The 20-year-old put down the two highest scoring runs of the final. Her second, which produced her winning score, included two cleanly executed 900 spins and a backwards 700, combinations that none of her rivals could match.
Hers victory completed an American sweep of the gold medals in the debut of ski halfpipe, after David Wise won the men's competition.
“The way I've gotten here is taking it one day and one competition at a time and having absolutely as much fun as I could, and hey, it worked out,” said Bowman.
For Martinod, 29, the motivation to succeed was a little different. “I wanted to show my daughter that the way to achieve your goals is to focus on them,” she explained.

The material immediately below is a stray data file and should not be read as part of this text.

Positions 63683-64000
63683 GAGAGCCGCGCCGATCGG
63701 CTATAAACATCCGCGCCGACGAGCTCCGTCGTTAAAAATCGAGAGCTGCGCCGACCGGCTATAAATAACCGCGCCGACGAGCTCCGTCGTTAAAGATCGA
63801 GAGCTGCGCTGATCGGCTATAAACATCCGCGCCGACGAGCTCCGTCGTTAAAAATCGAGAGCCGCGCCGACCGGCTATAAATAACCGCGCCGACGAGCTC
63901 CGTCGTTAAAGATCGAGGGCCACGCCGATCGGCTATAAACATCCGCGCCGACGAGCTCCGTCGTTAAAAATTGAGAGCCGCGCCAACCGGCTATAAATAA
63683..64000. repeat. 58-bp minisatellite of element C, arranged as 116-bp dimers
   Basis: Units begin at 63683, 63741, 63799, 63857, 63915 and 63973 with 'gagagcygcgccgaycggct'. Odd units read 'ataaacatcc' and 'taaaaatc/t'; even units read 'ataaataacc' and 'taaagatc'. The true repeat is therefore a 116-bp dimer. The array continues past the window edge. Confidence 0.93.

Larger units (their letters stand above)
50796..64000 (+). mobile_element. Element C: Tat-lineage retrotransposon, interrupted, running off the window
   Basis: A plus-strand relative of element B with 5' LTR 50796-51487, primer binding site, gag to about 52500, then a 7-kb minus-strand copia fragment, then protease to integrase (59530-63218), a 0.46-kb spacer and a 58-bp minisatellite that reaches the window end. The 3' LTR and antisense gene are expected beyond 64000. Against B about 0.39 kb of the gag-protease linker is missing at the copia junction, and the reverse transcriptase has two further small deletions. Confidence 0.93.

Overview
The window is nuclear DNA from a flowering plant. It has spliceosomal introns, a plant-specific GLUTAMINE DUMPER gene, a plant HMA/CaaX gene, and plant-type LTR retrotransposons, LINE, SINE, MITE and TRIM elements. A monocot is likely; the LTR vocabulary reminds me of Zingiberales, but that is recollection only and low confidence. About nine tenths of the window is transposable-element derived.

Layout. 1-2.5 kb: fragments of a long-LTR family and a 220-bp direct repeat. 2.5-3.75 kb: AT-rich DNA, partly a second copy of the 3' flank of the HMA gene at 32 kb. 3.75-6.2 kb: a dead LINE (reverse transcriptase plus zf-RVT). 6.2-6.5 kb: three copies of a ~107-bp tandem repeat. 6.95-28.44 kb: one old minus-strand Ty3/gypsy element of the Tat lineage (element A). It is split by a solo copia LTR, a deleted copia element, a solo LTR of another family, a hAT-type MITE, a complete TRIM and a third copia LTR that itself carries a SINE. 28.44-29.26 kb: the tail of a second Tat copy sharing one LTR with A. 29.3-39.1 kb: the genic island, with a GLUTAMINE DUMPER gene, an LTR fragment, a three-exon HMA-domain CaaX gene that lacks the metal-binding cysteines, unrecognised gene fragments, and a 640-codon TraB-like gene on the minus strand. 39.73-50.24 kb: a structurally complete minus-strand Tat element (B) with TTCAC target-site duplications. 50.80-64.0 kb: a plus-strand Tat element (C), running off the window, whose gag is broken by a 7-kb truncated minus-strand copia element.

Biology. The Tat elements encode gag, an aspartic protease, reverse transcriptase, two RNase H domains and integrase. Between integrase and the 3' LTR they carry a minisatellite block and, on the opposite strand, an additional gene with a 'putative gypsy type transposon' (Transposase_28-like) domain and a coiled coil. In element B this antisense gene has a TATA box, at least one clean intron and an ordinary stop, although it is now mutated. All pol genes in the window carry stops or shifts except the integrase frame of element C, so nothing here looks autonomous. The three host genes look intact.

“She needs to understand why I am busy doing press-ups while she is watching her cartoons.”
Meanwhile, the 25-year-old Onozuka, who kept world champion Virginie Faivre of Switzerland off the podium, was in a state of shock at winning bronze.
“I can't believe that I have got a third place. I was nervous the whole day and I couldn't concentrate, but I tried not to worry about it.
“She’s got it all”
Bowman’s fellow American, Brita Sigourney, who finished sixth, paid her team-mate the ultimate tribute.
“[Maddie] said that she wanted me to win and that she's so proud of me,” revealed Sigourney, who had skied straight into her fellow American’s arms after botching her second run of the final.
“I told her to shut up because she deserves this more than anyone. Her’s was the most technical run out of any girl skiing. It's more technical than any run any girl has done all year, plus it's got amplitude and style, she's just got it all.”